The Senate Finance Committee of the North Carolina Legislature will vote today on a bill to create more barriers for publicly owned networks, essentially preventing competition for communities throughout the state - a great boon to Time Warner and AT&T who are pushing the bill. The meeting is in Room 544 LOB and the vote will occur sometime after 1:00.
Stop the Cap! has a good list of people you can call about this bill as well as a discussion why it is poor policy.
Progressive States Action sent out an alert about the legislation with the following information that they have graciously allowed me to repost here:
According to the local paper, Johnson City, Tennessee, continues to discuss whether its public power utility should build a FTTH network.
As with so many other communities that have only "high speed" cable and DSL options, people are recognizing the importance of broadband on economic development. Local Business leader, Joe Grandy, is the focus of this article:
“Economic development is part of what we’re charged at the Power Board with accomplishing. If the current (broadband) infrastructure is not sufficient to allow economic development to grow this market, something needs to change.”
If the private sector either isn’t willing or isn’t able to create adequate infrastructure, Grandy said, “then an entity such as the Power Board may need to.”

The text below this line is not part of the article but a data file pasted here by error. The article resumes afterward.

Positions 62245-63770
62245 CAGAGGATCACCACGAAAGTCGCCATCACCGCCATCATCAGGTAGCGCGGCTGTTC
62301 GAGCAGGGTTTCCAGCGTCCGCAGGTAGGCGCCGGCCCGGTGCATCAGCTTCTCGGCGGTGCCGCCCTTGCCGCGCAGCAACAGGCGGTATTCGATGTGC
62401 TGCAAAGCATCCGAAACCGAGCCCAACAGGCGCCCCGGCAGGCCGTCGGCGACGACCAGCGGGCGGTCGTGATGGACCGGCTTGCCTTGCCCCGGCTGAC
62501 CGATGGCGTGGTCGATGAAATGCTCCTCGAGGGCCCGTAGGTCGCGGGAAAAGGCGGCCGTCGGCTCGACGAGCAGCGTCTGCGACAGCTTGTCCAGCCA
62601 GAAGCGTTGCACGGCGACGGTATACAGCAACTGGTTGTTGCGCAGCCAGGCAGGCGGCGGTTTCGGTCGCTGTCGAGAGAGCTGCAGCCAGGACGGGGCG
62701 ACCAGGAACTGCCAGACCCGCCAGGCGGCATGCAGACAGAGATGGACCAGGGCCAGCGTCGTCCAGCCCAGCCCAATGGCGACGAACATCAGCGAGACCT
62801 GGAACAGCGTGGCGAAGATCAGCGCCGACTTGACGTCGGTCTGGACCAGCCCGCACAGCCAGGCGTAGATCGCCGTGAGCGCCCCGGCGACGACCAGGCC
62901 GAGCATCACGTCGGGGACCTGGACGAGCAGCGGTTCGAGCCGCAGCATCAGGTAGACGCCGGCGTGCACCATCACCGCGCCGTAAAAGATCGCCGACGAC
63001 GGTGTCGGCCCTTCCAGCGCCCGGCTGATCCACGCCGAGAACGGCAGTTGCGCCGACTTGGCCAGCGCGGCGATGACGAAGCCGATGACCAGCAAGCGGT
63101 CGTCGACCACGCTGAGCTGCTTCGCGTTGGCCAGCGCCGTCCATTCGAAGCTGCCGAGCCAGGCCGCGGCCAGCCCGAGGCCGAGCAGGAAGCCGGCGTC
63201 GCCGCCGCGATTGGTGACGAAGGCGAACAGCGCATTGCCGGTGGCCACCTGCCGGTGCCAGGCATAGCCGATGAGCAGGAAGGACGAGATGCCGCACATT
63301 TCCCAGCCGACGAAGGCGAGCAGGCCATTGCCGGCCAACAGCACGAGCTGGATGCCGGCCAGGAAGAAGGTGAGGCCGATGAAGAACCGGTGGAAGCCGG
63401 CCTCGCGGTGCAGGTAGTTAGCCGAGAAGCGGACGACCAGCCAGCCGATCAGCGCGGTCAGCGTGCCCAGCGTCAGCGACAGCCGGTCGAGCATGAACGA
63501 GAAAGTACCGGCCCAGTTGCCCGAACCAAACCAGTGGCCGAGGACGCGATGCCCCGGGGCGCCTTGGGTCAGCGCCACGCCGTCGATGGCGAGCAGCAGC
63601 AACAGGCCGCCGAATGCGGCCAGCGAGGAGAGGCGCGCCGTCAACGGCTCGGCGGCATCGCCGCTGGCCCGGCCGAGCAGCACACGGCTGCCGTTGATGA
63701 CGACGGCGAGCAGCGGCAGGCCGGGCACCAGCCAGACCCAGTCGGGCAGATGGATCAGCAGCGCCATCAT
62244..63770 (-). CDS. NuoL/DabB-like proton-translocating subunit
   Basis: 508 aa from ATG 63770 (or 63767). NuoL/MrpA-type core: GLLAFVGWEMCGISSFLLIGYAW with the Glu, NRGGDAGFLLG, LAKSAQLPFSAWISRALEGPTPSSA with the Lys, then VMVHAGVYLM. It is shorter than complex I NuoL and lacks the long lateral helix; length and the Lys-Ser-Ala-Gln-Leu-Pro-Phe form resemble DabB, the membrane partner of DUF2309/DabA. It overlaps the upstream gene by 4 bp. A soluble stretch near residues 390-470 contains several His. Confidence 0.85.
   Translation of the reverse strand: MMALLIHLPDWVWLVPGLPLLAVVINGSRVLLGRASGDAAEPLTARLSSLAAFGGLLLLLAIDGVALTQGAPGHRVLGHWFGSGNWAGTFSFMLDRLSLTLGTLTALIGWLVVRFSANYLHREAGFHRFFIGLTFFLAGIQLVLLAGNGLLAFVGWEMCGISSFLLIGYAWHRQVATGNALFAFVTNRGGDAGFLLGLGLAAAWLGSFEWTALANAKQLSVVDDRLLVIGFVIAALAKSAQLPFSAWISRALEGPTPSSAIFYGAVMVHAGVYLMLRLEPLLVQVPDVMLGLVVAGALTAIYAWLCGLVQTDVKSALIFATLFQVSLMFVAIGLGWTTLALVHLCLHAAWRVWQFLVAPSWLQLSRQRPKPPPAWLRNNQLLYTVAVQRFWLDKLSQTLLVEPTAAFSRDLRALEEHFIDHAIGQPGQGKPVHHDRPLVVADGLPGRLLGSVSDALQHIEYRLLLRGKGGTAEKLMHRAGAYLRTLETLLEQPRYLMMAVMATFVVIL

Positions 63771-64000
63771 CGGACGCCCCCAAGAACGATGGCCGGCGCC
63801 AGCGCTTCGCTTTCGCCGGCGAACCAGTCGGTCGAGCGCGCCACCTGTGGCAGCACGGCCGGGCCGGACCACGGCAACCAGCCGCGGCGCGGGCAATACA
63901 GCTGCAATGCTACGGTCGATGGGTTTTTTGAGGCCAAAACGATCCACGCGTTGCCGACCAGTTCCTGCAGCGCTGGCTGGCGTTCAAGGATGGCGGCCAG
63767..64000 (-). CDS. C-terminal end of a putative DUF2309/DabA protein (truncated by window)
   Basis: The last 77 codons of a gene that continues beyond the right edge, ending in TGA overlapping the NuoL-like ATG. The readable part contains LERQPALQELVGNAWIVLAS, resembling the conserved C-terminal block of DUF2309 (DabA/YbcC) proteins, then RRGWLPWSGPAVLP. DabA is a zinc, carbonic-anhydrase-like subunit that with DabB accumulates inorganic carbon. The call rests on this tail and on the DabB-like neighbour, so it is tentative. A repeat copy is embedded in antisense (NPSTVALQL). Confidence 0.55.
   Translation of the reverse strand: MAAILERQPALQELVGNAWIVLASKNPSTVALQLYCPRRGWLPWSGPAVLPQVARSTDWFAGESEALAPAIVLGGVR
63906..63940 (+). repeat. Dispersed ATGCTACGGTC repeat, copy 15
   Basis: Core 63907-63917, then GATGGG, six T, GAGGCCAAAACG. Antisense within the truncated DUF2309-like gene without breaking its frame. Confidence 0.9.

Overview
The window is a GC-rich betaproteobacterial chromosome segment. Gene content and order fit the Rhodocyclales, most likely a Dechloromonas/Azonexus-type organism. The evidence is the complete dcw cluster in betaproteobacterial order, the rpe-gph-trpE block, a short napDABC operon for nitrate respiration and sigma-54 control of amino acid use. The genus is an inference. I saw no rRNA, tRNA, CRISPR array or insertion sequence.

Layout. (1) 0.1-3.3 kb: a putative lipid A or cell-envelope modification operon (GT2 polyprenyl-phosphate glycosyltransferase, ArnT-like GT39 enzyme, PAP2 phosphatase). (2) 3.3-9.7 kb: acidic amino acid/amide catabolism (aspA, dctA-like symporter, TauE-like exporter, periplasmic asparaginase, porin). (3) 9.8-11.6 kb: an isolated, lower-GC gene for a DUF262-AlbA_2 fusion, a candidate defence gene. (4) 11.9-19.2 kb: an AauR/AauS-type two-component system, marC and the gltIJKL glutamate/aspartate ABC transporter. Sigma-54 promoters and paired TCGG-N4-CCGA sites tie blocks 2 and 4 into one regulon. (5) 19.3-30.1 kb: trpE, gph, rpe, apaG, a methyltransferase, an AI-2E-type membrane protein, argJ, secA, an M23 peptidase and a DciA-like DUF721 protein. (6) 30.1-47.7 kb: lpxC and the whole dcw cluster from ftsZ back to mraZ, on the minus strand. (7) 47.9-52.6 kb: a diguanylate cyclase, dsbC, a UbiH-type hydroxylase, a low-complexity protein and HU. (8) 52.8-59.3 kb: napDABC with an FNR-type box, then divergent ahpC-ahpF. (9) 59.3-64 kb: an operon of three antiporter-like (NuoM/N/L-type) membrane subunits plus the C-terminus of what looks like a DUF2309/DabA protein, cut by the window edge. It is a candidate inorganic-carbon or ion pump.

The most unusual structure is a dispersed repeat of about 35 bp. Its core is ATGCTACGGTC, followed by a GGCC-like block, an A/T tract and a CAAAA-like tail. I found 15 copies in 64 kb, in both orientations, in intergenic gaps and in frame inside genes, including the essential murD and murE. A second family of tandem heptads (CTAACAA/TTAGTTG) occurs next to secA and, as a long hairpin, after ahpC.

The latest attack on publicly owned broadband networks in North Carolina now has an official name - S1209: No Nonvoted Local Debt For Competing System and will apparently be debated in committee next week.
This bill is meant to stomp out any competition from community-owned broadband networks - the only real threat to Time Warner and other absentee-owned incumbent operators in the state. Not only would this bill create high hurdles for communities that want to build broadband networks, it also could prevent existing networks from upgrading or expanding. The community-owned networks in Wilson and Salisbury are the most advanced broadband networks in the state.
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The nation's newest open access network opened for business this week - Palm Coast FiberNET in Florida. This network is intended to serve businesses and is not currently a FTTH build. The network uses the City of Palm Coast's fiber assets:
The City of Palm Coast is making its high performance fiber network available for business and commercial use in Palm Coast. The goal of this effort is to create business opportunities for private sector service providers, lower the cost of telecom and broadband for local businesses, and to help attract new businesses and job opportunities to the City. Broadband connections to businesses will provide Internet access, a wider variety of telephone, videoconferencing, and other business class services.
Connected Nation and the utter lack of accurate maps depicting broadband options and metrics in this country reminded me of possibly my favorite comedian. George Carlin had a great routine about airlines and the safety speech given by flight attendants. In it, he has a throw-away line that continues to rattle around my head: